On Tuesday, consumer electronics giant Sony unveiled the portable DPP-MP1 digital photo printer. The introduction of the printer, which weighs less than a pound, is indicative of the new markets cropping up around digital cameras. And such peripherals are expected to help push such digital cameras toward more mainstream consumers.
"As consumers can do more with the cameras, they will be further tempted to take the next step toward digital imaging and buy a camera," said Greg Young, a general manager of digital imaging at Sony.
Market researcher IDC estimates that 15 percent of U.S. households with PCs own digital cameras. But in order for the digital cameras to become ubiquitous, manufacturers will need to make them more tempting. IDC analyst Chris Chute said this is beginning to happen as the digital camera is evolving from a novelty device to the next purchase for many film-camera owners.
"The industry is taking the transition of digital cameras seriously, which you can see from the types of accessories that are popping up to facilitate the use of digital images," Chute said. Examples of such accessories include digital frames, which are picture frames that display digital images, and upcoming DVD players.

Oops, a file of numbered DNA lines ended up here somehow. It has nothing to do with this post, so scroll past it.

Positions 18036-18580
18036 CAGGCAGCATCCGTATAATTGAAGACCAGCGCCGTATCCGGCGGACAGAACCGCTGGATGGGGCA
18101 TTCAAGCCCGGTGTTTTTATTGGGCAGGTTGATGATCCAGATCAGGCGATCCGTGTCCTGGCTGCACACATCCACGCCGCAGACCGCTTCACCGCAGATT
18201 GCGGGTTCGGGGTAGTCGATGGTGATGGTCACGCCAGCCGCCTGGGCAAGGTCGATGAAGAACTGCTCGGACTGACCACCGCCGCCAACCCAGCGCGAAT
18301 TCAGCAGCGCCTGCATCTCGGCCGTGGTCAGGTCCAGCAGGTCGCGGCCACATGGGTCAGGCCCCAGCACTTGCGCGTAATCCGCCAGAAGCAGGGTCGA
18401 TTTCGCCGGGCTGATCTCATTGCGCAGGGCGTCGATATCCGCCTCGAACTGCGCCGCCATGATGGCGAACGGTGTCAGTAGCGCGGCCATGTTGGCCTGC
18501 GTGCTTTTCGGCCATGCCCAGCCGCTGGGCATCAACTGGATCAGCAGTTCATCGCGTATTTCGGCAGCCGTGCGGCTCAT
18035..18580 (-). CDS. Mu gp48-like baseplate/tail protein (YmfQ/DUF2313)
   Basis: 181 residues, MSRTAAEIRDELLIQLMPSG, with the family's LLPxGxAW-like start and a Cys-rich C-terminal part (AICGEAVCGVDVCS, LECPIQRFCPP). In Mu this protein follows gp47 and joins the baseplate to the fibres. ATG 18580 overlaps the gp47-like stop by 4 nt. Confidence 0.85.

Last month, for example, Eastman Kodak announced partnerships that will lead to DVD players that can display digital photos. One of the first ones, the Apex Digital 5131 DVD player, came out just this month.
Sony's upcoming DPP-MP1 photo printer, which is set for release in November, features a Memory Stick flash memory slot and costs $350, including the rechargeable battery. The printer will allow consumers to print color photos immediately after taking a shot.
Other manufacturers of portable printers for digital cameras include Canon, SiPix, Polaroid and Olympus.
Young noted that Sony has been seeking ways to integrate digital images into its other product lines, such as developing software that will allow PlayStation 2 owners to incorporate their faces into certain video games.
"With our breadth of product offerings, we can offer many ways of advancing digital photography," Young said. "We want to improve household penetration (of digital cameras) and get it as close as film cameras--which have close to 100 percent household penetration--as possible."
He noted that Sony already has 15 different models of digital cameras, including three new ones introduced Tuesday.
Young estimates that the digital camera market is growing at 30 to 40 percent per year. For the year, Young said that market growth is on target for 50 percent year-over-year growth.
IDC's figures are much more conservative. On Monday, the company released a report estimating that the U.S. market is on target for 10 percent growth this year compared with 2000.
According to second-quarter data from IDC, Sony is the market-share leader in digital cameras.